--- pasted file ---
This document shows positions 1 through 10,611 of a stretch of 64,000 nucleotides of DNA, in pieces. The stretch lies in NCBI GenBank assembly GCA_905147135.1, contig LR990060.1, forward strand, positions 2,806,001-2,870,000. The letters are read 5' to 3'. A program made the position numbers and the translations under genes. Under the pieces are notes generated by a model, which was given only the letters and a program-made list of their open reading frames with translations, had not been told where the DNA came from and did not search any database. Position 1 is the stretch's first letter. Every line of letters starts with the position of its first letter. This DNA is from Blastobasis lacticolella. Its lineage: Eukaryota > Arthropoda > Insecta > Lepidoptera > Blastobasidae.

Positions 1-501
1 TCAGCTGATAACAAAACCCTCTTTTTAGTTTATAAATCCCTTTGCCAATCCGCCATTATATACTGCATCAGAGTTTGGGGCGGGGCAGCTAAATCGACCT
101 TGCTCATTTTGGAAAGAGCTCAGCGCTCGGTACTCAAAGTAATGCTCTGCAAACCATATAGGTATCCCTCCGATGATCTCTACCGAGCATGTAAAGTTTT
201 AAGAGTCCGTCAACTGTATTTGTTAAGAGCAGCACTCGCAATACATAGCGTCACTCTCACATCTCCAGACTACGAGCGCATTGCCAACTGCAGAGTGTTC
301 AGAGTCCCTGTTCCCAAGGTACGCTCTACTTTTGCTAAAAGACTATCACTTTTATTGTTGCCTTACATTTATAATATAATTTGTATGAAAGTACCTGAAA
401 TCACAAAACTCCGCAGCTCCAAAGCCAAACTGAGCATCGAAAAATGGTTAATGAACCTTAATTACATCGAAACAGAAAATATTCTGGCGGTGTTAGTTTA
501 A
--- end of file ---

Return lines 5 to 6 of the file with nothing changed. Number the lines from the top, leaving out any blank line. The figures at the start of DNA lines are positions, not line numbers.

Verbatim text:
201 AAGAGTCCGTCAACTGTATTTGTTAAGAGCAGCACTCGCAATACATAGCGTCACTCTCACATCTCCAGACTACGAGCGCATTGCCAACTGCAGAGTGTTC
301 AGAGTCCCTGTTCCCAAGGTACGCTCTACTTTTGCTAAAAGACTATCACTTTTATTGTTGCCTTACATTTATAATATAATTTGTATGAAAGTACCTGAAA